Between Brandenburger Tor and Potsdamer Platz in the heart of Berlin, close to Hitler’s bunker and his Chancellery, and not far from the Reichstag, is a site crossed by the Wall fifteen years ago. Today the site is a field of grey concrete blocks, the Denkmal für die ermordete Juden Europas (Memorial to the Murdered Jews of Europe), designed by architect Peter Eisenman.
The holocaust memorial was inaugurated on May 10, 2005, after 17 years of plans and heated debate. The initiative came from publicist Lea Rosh in 1998 when she called for the creation of a national memorial in Berlin to commemorate the persecution of the Jews. In 1993 the plan was adopted by chancellor Helmut Kohl, and in 1994 artists and architects were invited to submit designs in an open competition. A group of artists in Berlin won the competition but their design – a huge concrete plane into which the names of Holocaust victims are chiselled – provoked so much opposition on account of its sheer size that the project was abandoned. Efforts resumed in 1997 when a number of artists and architects took part in a limited competition. The winning design was by Peter Eisenman and Richard Serra, though Serra later withdrew because he and Eisenman couldn’t agree on changes to the design. There followed a period of discussions and modifications until 1999 when the German parliament gave the go-ahead for construction. They also decided to add an Information Centre to complement the abstract memorial.
The site measures roughly 20,000 m2 and features a grid of 2,711 blocks 0.95m wide and 2.38 m long, their height varying from less than a millimetre to more than 4 metres. The blocks are hollow and made from smooth-finished concrete. Though big, the memorial is not the megalomaniac monument some people feared. The field is slightly sunken, and even the tallest blocks do not obstruct views of the surroundings. The transition from street to memorial is a gradual one. Towards the edges of the memorial are lower blocks that alternate with clearings in the grid. The view changes constantly as you walk around and between the blocks. The grid is regular but the ground plane undulates and the blocks tilt in different directions, their tops sometimes sliced off at angles. The effect is of restrained chaos, or rather of order that is slowly but surely receding. The grey of the concrete may be dead, but the memorial itself certainly isn’t.
It is an abstract monument, without symbols, apart perhaps from the association with tombstones evoked by the size and shape of the blocks. It is not a memorial designed to accommodate the ceremonial act of laying wreaths. No heroic soaring skywards, the memorial is firmly rooted to the ground.
Moving between the cool and smooth concrete surfaces across which the sun casts sharp shadows, the visitor experiences the memorial in a personal manner. In the central area the blocks tower high overhead, but towards the edges the eye is able to take in the undulating field of blocks. Nowhere do you feel trapped; at the end of each passage is always a glimpse of the surrounding buildings, the street, or the Tiergarten park next to the memorial.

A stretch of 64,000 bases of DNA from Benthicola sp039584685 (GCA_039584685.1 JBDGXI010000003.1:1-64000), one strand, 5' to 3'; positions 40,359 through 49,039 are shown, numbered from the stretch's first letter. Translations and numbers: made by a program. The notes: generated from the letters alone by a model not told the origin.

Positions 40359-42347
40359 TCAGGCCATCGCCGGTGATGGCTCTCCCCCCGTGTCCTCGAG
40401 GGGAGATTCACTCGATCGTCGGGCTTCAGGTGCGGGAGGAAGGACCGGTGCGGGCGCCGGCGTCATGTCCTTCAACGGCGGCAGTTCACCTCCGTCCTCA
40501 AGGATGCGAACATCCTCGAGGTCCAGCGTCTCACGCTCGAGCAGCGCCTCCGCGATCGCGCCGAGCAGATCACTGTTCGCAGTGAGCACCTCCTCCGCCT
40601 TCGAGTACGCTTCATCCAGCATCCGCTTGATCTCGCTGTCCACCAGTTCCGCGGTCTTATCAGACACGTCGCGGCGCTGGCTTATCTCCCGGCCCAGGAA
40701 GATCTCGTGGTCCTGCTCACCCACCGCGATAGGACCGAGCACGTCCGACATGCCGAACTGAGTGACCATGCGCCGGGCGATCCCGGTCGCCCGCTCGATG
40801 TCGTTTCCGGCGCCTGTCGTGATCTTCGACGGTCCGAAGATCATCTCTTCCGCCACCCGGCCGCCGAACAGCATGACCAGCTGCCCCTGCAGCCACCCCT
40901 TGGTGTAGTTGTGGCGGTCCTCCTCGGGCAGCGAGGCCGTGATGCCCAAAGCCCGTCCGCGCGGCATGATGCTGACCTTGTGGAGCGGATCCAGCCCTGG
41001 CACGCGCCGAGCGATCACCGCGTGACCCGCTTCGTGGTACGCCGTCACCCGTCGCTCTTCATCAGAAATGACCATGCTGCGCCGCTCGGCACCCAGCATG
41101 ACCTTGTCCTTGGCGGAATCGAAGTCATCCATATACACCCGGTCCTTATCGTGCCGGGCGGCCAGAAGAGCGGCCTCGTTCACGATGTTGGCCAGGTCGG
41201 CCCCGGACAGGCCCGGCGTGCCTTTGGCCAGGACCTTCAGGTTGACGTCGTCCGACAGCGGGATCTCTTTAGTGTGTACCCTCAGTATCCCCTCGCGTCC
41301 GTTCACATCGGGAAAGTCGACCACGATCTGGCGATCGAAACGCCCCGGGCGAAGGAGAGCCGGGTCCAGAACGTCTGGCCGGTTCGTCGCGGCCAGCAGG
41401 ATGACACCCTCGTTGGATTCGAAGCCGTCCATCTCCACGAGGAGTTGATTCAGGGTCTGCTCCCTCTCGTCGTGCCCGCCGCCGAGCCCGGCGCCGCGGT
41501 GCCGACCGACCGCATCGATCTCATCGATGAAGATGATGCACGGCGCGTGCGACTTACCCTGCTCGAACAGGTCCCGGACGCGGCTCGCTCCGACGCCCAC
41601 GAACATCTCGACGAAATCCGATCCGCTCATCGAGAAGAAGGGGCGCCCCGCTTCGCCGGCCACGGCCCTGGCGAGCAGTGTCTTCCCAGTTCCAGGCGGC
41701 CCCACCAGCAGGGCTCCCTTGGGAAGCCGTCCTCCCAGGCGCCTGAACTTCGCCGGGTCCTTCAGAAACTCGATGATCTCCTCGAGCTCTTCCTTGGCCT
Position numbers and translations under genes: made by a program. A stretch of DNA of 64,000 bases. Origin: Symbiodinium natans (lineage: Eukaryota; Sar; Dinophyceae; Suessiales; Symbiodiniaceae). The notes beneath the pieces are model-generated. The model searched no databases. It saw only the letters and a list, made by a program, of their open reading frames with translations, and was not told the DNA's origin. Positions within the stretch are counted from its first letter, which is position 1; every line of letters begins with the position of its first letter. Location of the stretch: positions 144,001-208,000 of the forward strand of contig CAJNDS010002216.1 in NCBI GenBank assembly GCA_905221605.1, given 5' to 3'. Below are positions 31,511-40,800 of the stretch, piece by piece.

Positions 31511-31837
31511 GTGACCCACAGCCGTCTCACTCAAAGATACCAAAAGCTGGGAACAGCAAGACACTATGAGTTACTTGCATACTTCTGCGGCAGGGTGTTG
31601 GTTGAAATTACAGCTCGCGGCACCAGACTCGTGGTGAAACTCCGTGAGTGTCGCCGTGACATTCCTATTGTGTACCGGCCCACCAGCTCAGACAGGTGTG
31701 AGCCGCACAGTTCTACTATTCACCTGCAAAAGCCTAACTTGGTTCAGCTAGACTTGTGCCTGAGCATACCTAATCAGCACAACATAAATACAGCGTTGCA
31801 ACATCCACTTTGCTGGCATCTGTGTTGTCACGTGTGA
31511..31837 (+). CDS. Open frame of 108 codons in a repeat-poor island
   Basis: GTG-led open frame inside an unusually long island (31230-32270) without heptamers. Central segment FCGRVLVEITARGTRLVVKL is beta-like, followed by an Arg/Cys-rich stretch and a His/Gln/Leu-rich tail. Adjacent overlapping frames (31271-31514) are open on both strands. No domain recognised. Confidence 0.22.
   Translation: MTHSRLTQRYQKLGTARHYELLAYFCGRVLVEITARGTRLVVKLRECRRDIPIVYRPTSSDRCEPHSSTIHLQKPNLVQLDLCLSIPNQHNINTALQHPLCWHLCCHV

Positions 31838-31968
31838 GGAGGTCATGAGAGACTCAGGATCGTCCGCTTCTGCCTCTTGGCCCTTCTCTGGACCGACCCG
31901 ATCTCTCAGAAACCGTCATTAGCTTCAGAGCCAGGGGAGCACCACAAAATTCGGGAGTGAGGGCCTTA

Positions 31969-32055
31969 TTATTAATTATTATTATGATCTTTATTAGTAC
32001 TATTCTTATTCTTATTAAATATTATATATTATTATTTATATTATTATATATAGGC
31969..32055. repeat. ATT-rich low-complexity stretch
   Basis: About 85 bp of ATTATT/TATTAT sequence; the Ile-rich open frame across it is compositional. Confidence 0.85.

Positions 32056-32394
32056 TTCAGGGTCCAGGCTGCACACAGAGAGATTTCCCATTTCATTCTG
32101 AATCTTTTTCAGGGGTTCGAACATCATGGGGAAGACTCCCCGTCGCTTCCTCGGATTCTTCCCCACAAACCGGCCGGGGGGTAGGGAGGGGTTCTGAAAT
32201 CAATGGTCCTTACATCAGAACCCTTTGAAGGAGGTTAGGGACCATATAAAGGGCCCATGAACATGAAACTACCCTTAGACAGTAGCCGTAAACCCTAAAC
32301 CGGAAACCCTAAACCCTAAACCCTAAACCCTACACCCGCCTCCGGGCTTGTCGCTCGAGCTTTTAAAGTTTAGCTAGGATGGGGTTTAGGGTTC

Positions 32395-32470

The personal perspective extends into the information centre beneath the memorial. Descending the stairs is like entering a crypt. Everyone is silent and the light is dim. The tour begins with a short historical overview of Jewish persecution. The presentation in the four main galleries is geared to putting faces to victims. There are biographies of families and excerpts from diaries and letters. The spaces are visually connected to the memorial overhead by the ceiling structure whose dimensions correspond to the grid above ground.
The transition from memorial to information centre is the only really problematic part of the design. It would have been better if the entrance building with its unavoidable security measures and safety barriers was located somewhere else – across the street – rather than between the blocks. Now the entrance interrupts the grid, a regrettable addition that is probably the result of regulations and funding.
Some people believe the memorial is too abstract because the observer doesn’t immediately see what it commemorates and, consequently, its admonitory effect is too limited. True, this isn’t a memorial with an exclamation mark but more one with a question mark. Once you’ve descended into the information centre, however, it’s difficult to avoid being confronted by the events the memorial commemorates.
With his design, Eisenman wants to trigger a sense of solitude and alienation in the visitor, the very feelings that those persecuted in World War II must have experienced. But he hasn’t been entirely successful in his efforts. The memorial simply isn’t that oppressive or disorientating. To think you can evoke the wartime horrors with a memorial, no matter how ingeniously designed, is a trifle arrogant. And why even attempt that? For silence and a sense of not fully comprehending is a noble aspiration in itself, and that’s something this memorial easily achieves.